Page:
BN.com Gift Guide

Five Trucks

( 2 )
Hardcover (Reissue)
$13.56
BN.com price
(Save 24%)$17.99 List Price

Pick Up In Store

Reserve and pick up in 60 minutes at your local store

Other sellers (Hardcover)
  • All (31) from $4.83   
  • New (20) from $8.25   
  • Used (11) from $4.83   

Available on NOOK devices and apps  
  • NOOK Devices
  • Samsung Galaxy Tab 4 NOOK 7.0
  • Samsung Galaxy Tab 4 NOOK 10.1
  • NOOK HD Tablet
  • NOOK HD+ Tablet
  • NOOK Color
  • NOOK Tablet
  • Tablet/Phone
  • NOOK Kids for iPad

Want a NOOK? Explore Now

NOOK Book (NOOK Kids Read to Me - No Edition)
$10.99
BN.com price
Note: Kids' Club Eligible. See More Details.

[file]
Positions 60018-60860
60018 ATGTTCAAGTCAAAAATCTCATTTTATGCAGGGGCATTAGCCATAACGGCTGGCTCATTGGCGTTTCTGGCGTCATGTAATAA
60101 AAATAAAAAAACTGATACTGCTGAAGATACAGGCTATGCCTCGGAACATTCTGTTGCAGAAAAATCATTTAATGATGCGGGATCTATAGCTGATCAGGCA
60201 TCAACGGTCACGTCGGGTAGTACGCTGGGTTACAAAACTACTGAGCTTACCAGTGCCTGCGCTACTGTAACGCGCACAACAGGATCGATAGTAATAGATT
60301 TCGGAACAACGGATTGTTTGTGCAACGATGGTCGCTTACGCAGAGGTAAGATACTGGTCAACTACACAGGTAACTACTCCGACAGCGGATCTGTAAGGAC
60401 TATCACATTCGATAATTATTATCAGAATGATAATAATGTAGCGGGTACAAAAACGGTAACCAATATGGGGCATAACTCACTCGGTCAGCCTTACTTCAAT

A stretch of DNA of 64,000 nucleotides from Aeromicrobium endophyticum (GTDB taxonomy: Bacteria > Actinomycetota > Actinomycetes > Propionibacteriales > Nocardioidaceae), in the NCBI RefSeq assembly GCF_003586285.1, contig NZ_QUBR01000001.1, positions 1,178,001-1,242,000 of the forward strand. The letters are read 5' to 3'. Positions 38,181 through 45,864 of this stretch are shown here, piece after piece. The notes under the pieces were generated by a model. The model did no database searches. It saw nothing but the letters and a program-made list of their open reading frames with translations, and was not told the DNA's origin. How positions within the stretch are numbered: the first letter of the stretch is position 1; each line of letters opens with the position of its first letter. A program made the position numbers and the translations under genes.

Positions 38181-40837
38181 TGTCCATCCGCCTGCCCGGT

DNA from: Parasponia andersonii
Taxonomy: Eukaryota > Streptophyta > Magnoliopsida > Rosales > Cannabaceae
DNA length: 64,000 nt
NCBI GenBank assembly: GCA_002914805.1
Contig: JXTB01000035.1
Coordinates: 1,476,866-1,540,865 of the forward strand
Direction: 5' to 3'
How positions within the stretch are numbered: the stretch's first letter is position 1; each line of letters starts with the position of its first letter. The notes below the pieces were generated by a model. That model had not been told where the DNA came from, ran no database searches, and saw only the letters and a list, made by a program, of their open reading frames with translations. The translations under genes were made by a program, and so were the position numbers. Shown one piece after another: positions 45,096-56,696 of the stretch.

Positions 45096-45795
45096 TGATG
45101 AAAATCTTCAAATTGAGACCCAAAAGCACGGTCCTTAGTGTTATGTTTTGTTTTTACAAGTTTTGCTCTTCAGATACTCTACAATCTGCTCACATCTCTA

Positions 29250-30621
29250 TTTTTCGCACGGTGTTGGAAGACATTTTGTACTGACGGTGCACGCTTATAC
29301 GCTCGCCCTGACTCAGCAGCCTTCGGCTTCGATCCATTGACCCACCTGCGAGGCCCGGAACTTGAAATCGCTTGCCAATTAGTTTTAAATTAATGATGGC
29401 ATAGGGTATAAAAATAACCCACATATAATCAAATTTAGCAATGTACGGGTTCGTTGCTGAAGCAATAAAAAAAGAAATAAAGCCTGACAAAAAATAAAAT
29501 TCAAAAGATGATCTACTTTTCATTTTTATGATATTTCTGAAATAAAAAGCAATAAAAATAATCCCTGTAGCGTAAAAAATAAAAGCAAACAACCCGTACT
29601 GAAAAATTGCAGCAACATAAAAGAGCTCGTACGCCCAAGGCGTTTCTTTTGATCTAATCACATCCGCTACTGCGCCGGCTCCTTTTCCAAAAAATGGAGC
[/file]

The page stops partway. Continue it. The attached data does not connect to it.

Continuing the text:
Overview

Trucks of different shapes and sizes share one important purpose in this classic picture book from the bestselling creator of Moonshot and Locomotive.

You have hurried
to be to time.

You look now
through a window
and see five trucks.

They are hurrying, too.

Where are they going?

Five drivers
for five trucks—
each has a job to do.

They hurry to be on time.

And then
they see you!

Originally published in 1999 by DK, Five Trucks features a new cover and plenty of exciting machines!

Five different trucks do five different jobs to get an airplane ready for takeoff.

Read More Show Less

Editorial Reviews

The New York Times - Sarah Harrison Smith
If you have the kind of children who like to stop and watch construction vehicles doing their work, the kind fascinated by anything with wheels, then Brian Floca's Five Trucks…should find a long-term parking spot on their night tables…Floca combines precise drawing with delicate touches of drama. The ink-blue vehicles cast long shadows across the flat, sun-bleached landscape, and the structure of the book has drama of its own.
Marilyn Bousquin